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it was sure to be refuted by strength of reasoning, and a precision both in idea and expression almost unequalled. When he chose by apt illustration to place the argument of his adversary in a ludicrous light, one was almost inclined to think ridicule the test of truth. He was surprised to be told, but it is certainly true, that, with great powers of mind, wit and humour were his shining talents. That he often argued for the sake of triumph over his adversary, cannot be dissembled. Dr. Rose, of Chiswick, has been heard to tell a friend of his, who thanked him for introducing him to Dr. Johnson, as he had been convinced, in the course of a long dispute, that an opinion, which he had embraced as a settled truth, was no better than a vulgar error. This being reported to Johnson, "Nay," said he, " do not let him be thankful; for he was right, and I was wrong." Like his uncle Andrew, in the ring at Smithfield, Johnson, in a circle of disputants, was determined neither to be thrown nor conquered. Notwithstanding all his piety, self-government, or the command of his passions in conversation, does not seem to have been among his attainments. Whenever he thought the contention was for superiority, he has been known to break out with violence, and even ferocity. When the fray was over, he generally softened into repentance, and, by conciliating measures, took care that no animosity should be left rankling in the breast of his antagonist.

It is observed by the younger Pliny, that in the confines of virtue and great qualities there are generally vices of an opposite nature. In Dr. Johnson not one ingredient can take the name of vice. From his attainments in literature grew the pride of knowledge; and, from his powers of reasoning, the love of disputation and the vainglory of superior vigour. His piety, in some instances, bordered on superstition. He was willing to believe in preternatural agency, and thought it

not more strange that there should be evil spirits than evil men. Even the question about second sight held him in suspense.

Since virtue, or moral goodness, consists in a just conformity of our actions to the relations in which we stand to the Supreme Being and to our fellow-creatures, where shall we find a man who has been, or endeavoured to be, more diligent in the discharge of those essential duties? His first Prayer was composed in 1738; he continued those fervent ejaculations of piety to the end of his life. In his Meditations we see him scrutinising himself with severity, and aiming at perfection unattainable by man. His duty to his neighbour consisted in universal benevolence, and a constant aim at the production of happiness. Who was more sincere and steady in his friendships?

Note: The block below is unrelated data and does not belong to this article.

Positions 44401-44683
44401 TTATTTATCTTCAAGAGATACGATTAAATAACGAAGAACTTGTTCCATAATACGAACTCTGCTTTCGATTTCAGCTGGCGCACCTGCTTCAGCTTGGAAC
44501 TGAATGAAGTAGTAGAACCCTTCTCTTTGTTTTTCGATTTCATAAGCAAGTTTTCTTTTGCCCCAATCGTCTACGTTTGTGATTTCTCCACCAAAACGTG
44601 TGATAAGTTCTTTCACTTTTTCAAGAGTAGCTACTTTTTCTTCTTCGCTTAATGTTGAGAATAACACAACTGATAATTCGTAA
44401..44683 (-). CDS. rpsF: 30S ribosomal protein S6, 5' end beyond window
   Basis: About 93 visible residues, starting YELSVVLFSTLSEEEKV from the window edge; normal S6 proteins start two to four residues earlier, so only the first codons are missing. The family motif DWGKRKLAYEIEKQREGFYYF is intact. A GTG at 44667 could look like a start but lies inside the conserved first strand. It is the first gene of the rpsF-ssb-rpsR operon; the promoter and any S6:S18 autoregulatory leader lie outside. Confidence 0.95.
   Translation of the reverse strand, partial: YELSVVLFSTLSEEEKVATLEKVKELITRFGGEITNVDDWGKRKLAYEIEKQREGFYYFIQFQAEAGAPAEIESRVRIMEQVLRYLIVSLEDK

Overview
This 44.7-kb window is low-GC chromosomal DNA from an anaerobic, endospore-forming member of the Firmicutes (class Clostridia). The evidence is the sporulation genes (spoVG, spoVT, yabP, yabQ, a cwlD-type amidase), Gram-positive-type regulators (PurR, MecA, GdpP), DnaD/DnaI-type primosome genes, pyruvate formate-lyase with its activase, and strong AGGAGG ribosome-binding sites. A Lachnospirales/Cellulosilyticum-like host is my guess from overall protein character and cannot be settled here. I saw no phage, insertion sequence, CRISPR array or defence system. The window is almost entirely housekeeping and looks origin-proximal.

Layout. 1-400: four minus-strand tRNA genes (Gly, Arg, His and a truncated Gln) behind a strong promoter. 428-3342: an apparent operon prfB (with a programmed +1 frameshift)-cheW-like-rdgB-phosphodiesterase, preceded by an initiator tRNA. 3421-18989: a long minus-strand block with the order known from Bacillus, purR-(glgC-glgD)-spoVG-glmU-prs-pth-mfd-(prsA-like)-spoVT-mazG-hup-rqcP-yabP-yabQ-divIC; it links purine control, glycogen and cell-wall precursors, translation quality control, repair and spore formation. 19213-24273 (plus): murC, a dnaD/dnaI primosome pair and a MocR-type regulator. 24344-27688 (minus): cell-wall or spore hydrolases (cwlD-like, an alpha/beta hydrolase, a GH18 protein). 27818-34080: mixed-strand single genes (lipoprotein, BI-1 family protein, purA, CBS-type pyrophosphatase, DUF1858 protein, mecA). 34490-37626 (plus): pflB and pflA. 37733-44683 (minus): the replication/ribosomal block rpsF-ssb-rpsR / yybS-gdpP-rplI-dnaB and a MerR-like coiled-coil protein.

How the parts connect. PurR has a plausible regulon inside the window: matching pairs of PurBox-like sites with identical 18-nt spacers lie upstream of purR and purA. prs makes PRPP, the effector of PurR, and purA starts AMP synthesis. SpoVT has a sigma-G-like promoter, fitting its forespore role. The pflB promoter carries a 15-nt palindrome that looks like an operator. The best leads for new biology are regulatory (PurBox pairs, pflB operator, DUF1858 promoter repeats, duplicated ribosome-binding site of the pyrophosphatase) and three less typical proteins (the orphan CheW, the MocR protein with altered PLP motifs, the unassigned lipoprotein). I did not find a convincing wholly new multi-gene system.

His humanity and generosity, in proportion to his slender income, were unbounded. It has been truly said, that the lame, the blind, and the sorrowful, found in his house a sure retreat. A strict adherence to truth he considered as a sacred obligation, insomuch that, in relating the most minute anecdote, he would not allow himself the smallest addition to embellish his story. The late Mr. Tyers, who knew Dr. Johnson intimately, observed, that "he always talked as if he was talking upon oath." After a long acquaintance with this excellent man, and an attentive retrospect to his whole conduct, such is the light in which he appears to the writer of this essay. The following lines of Horace may be deemed his picture in miniature : —

"Iracundior est paulo, minus aptus acutis

Naribus horum hominum, rideri possit, eo quod
Rusticius tonso toga defluit, et male faxus

In pede calceus hæret; at est bonus, ut melior vir
Non alius quisquam ; at tibi amicus at ingenium ingens;
Inculto latet hoc sub corpore."

"Your friend is passionate, perhaps unfit
For the brisk petulance of modern wit
His hair ill-cut, his robe that awkward fows.
Or his large shoes to raillery expose

The man you love; yet is he not possess'd
Of virtues with which very few are blest?
While underneath this rude, uncouth disguise
A genius of extensive knowledge lies."

PART XXXI.

CRITICAL REMARKS,

BY NATHAN DRAKE, M.D. (1)

582. "London."